A practical and easy-implementing multinuclear volume coil for 7T small animal ^{1}H/^{13}C/^{23}Na MR studies was designed and validated. The multi-tuned design strategy provided a simple and efficient way to overcoming the technical challenges, reducing interference between nuclear channels encountered in multinuclear volume coil designs for ultrahigh field MR. The method is also advantageous to volume coil designs for nuclei of which Larmor frequencies are not separate enough to establish a clear multi-modal performance. Although the design method proposed in this work was demonstrated for ^{1}H/^{13}C/^{23}Na applications, it can also be adopted for MR applications with other nucleus combinations, e.g. ^{1}H/^{19}F.

This work was supported by NIH grants EB004453, UL1 RR024131-01, EB008699 and EB007588, and a QB3 Research Award and UC ITL-Bio04-10148.

This appendix shows a brief mathematical physics theory of the proposed coil. Based on the Kirchoff’s law, the mesh currents in the coil, as shown in Fig 1(c), satisfy

$$ZI=0$$

[A1]

in which *I* = [*I*_{1}, *I*_{2}, …, *I*_{16}], Z is the impedance matrix following

$$\{\begin{array}{l}\begin{array}{l}{Z}_{ii}=2\omega \phantom{\rule{0.16667em}{0ex}}{L}_{\mathit{ring}}+2\omega \phantom{\rule{0.16667em}{0ex}}{L}_{\mathit{rung}}-2\omega \phantom{\rule{0.16667em}{0ex}}{M}_{\mathit{ring}1,\mathit{ring}2}^{(i,i)}-2\omega \phantom{\rule{0.16667em}{0ex}}{M}_{\mathit{rung}}^{(i-1,i)}-1/(\omega \phantom{\rule{0.16667em}{0ex}}{C}_{\mathit{low}})-1/(\omega \phantom{\rule{0.16667em}{0ex}}{C}_{\mathit{high}})\end{array}\hfill \\ \begin{array}{l}{Z}_{ij}=\omega \phantom{\rule{0.16667em}{0ex}}({M}_{\mathit{rung}}^{(i,j)}+{M}_{\mathit{rung}}^{(i-1,j-1)}-{M}_{\mathit{rung}}^{(i,j-1)}-{M}_{\mathit{rung}}^{(i-1,j)}+{M}_{\mathit{ring}1,\mathit{ring}1}^{(i,j)}+{M}_{\mathit{ring}\phantom{\rule{0.16667em}{0ex}}2,\mathit{ring}2}^{(i,j)}-{M}_{\mathit{ring}1,\mathit{ring}2}^{(i,j)}-{M}_{\mathit{ring}2,\mathit{ring}1}^{(i,j)})\end{array}\hfill \end{array}$$

[A2]

where *ω* is angular frequency, *L*_{ring} and *L*_{rung} are the inductances of the portions of the rings and the rungs respectively,
${M}_{\mathit{rung}}^{(i,j)}$ is the mutual inductance between rung *i* and rung *j*,
${M}_{\mathit{ring}1,\mathit{ring}1}^{(i,j)}$ and
${M}_{\mathit{ring}2,\mathit{ring}2}^{(i,j)}$ denote the mutual inductances between *i*th and *j*th ring segments of the top ring and the bottom ring respectively,
${M}_{\mathit{ring}1,\mathit{ring}2}^{(i,j)}$ is the mutual inductance between *i*th ring segment in the top ring and *j*th ring segment in the bottom ring, and *C*_{low} and *C*_{high} are the equivalent capacitances of the tuning capacitors for ^{23}Na/^{13}C channel and ^{1}H channel respectively. In the cases of i = j −1, the terms
$\omega \phantom{\rule{0.16667em}{0ex}}{M}_{\mathit{rung}}^{(i,j-1)}$ in equation A2 should be modified respectively as

$$\begin{array}{l}\omega \phantom{\rule{0.16667em}{0ex}}{M}_{\mathit{rung}}^{(i,j-1)}=\omega \phantom{\rule{0.16667em}{0ex}}{L}_{\mathit{rung}}-1/(\omega \phantom{\rule{0.16667em}{0ex}}{C}_{\mathit{low}}),i=1,3\cdots ,15\\ \omega \phantom{\rule{0.16667em}{0ex}}{M}_{\mathit{rung}}^{(i,j-1)}=\omega \phantom{\rule{0.16667em}{0ex}}{L}_{\mathit{rung}}-1/(\omega \phantom{\rule{0.16667em}{0ex}}{C}_{\mathit{high}}),i=2,4\cdots ,16\end{array}$$

[A3]

In the case of i−1 = j, the terms $\omega \phantom{\rule{0.16667em}{0ex}}{M}_{\mathit{rung}}^{(i-1,j)}$ in equation A2 should be modified respectively as

$$\begin{array}{l}\omega \phantom{\rule{0.16667em}{0ex}}{M}_{\mathit{rung}}^{(i-1,j)}=\omega \phantom{\rule{0.16667em}{0ex}}{L}_{\mathit{rung}}-1/(\omega \phantom{\rule{0.16667em}{0ex}}{C}_{\mathit{high}}),i=1,3\cdots ,15\\ \omega \phantom{\rule{0.16667em}{0ex}}{M}_{\mathit{rung}}^{(i-1,j)}=\omega \phantom{\rule{0.16667em}{0ex}}{L}_{\mathit{rung}}-1/(\omega \phantom{\rule{0.16667em}{0ex}}{C}_{\mathit{low}}),i=2,4\cdots ,16\end{array}$$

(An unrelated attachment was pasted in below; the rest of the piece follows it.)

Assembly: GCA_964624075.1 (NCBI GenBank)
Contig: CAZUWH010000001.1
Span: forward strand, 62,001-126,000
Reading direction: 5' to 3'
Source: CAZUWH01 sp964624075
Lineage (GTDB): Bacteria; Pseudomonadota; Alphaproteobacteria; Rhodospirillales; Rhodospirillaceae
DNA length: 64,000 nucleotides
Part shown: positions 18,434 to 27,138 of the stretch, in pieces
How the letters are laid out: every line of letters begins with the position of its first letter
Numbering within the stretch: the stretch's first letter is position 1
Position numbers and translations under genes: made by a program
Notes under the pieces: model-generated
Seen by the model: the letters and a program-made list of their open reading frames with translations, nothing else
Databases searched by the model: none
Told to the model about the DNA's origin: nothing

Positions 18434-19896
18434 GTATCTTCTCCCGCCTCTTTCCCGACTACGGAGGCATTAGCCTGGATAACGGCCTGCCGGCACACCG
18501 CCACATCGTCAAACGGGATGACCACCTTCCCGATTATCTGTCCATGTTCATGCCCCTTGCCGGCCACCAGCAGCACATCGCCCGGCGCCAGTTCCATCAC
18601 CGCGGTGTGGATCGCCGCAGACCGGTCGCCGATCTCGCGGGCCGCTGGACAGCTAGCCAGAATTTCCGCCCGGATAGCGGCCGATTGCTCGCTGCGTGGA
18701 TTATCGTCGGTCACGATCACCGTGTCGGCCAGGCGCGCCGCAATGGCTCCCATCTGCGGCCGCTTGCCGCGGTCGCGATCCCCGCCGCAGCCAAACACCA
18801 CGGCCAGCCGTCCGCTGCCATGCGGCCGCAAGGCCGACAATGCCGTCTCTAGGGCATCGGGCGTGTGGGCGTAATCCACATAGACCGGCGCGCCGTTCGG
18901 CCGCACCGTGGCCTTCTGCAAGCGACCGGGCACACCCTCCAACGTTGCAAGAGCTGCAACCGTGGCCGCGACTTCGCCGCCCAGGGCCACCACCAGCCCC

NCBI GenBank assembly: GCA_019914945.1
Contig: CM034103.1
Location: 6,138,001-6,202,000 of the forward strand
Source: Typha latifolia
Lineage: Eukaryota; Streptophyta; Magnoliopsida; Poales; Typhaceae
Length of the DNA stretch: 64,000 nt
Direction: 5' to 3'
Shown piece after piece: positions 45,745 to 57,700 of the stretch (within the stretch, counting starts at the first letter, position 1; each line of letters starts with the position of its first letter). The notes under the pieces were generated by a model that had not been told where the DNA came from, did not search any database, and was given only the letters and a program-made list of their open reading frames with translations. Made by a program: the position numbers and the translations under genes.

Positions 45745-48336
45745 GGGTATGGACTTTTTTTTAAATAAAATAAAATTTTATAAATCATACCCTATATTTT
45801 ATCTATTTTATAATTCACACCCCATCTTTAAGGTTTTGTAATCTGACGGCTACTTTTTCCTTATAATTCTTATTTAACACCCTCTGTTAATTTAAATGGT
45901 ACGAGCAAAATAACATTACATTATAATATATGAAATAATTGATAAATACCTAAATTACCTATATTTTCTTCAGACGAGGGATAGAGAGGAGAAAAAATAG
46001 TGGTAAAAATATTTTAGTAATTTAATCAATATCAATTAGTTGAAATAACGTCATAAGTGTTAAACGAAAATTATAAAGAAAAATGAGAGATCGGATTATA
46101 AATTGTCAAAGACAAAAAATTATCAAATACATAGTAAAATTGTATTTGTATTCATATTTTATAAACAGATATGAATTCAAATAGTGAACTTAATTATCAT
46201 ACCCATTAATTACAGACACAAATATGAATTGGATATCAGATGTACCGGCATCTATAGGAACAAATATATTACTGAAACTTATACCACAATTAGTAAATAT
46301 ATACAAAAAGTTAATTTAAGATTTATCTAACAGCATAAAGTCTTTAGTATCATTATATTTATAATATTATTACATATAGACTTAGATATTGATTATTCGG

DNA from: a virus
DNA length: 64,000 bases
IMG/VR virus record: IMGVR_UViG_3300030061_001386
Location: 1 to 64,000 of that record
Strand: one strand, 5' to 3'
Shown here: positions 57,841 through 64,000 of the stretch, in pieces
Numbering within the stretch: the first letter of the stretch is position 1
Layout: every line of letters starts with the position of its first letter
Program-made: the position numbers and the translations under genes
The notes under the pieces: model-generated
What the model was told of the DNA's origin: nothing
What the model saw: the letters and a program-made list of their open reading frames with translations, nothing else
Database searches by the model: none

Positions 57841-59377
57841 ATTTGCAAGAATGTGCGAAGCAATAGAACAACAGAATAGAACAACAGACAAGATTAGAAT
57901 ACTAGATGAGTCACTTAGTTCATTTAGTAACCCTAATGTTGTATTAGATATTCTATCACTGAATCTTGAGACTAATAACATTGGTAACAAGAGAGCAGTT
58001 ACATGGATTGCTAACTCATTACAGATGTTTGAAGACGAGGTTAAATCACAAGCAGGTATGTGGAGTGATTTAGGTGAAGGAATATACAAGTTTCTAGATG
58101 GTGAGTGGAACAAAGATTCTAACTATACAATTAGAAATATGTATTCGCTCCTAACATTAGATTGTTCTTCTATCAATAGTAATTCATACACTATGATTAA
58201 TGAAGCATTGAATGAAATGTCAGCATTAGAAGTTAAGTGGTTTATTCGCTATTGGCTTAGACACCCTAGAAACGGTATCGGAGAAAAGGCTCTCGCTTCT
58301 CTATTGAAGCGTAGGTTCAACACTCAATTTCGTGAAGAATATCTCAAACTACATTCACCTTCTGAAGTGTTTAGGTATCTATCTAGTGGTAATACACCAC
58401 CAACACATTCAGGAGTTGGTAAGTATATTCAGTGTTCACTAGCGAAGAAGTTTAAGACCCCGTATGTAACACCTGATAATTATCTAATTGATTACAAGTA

[A4]

Because of the periodicity structure of the proposed coil, the mutual inductance *M*^{(i, j)} in equation A2 to A4 satisfies

$${M}^{(i,j)}={M}^{(i+16,j+16)}$$

[A5]

The equation A2 can be modified to

$$\{\begin{array}{l}\begin{array}{l}{Z}_{ii}=2{L}_{\mathit{ring}}+2{L}_{\mathit{rung}}-2{M}_{\mathit{ring}1,\mathit{ring}2}^{(i,i)}-2{M}_{\mathit{rung}}^{(i-1,i)}-\lambda (1/{C}_{\mathit{low}}+1/{C}_{\mathit{high}})\end{array}\hfill \\ \begin{array}{l}{Z}_{ij}={M}_{\mathit{rung}}^{(i,j)}+{M}_{\mathit{rung}}^{(i-1,j-1)}-{M}_{\mathit{rung}}^{(i,j-1)}-{M}_{\mathit{rung}}^{(i-1,j)}+{M}_{\mathit{ring}1,\mathit{ring}1}^{(i,j)}+{M}_{\mathit{ring}2,\mathit{ring}2}^{(i,j)}-{M}_{\mathit{ring}1,\mathit{ring}2}^{(i,j)}-{M}_{\mathit{ring}2,\mathit{ring}1}^{(i,j)}\end{array}\hfill \end{array}$$

[A6]

where λ =1/*ω*^{2}. The equations A3 and A4 are then written respectively as

$$\begin{array}{l}{M}_{\mathit{rung}}^{(i-1,j)}={L}_{\mathit{rung}}-\lambda /{C}_{\mathit{high}},i=1,3\cdots ,15\\ {M}_{\mathit{rung}}^{(i-1,j)}={L}_{\mathit{rung}}-\lambda /{C}_{\mathit{low}},i=2,4\cdots ,16\end{array}$$

[A7]

$$\begin{array}{l}{M}_{\mathit{rung}}^{(i-1,j)}={L}_{\mathit{rung}}-\lambda /{C}_{\mathit{high}},i=1,3\cdots ,15\\ {M}_{\mathit{rung}}^{(i-1,j)}={L}_{\mathit{rung}}-\lambda /\omega \phantom{\rule{0.16667em}{0ex}}{C}_{\mathit{low}},i=2,4\cdots ,16\end{array}$$

[A8]

The equation A6 can be viewed as an eigenvalue problem with the variable λ. The eigenvalues λ of this problem represent the resonant frequencies of different modes and the eigenvectors *I* corresponding to λ represent the mesh currents in each rung. There will be two eigenvectors satisfy A9 respectively

$$\begin{array}{l}{I}_{2n-1}={A}_{l}{e}^{j(t/\sqrt{{\lambda}_{l}}-2n\pi /8)},n=1,2\cdots ,8\\ {I}_{2n}^{\prime}={A}_{h}{e}^{j(t/\sqrt{{\lambda}_{h}}-2n\pi /8)},n=1,2\cdots ,8\end{array}$$

[A9]

in which *A*_{l} and *A*_{h} are constants. These two eigenvectors *I* and *I*′ would provide homogeneity *B*_{1} distribution desired by MRIS and MRI applications. The resonant frequencies for ^{23}Na/^{13}C and ^{1}H can be calculated by the corresponding eigenvalues λ* _{l}* and λ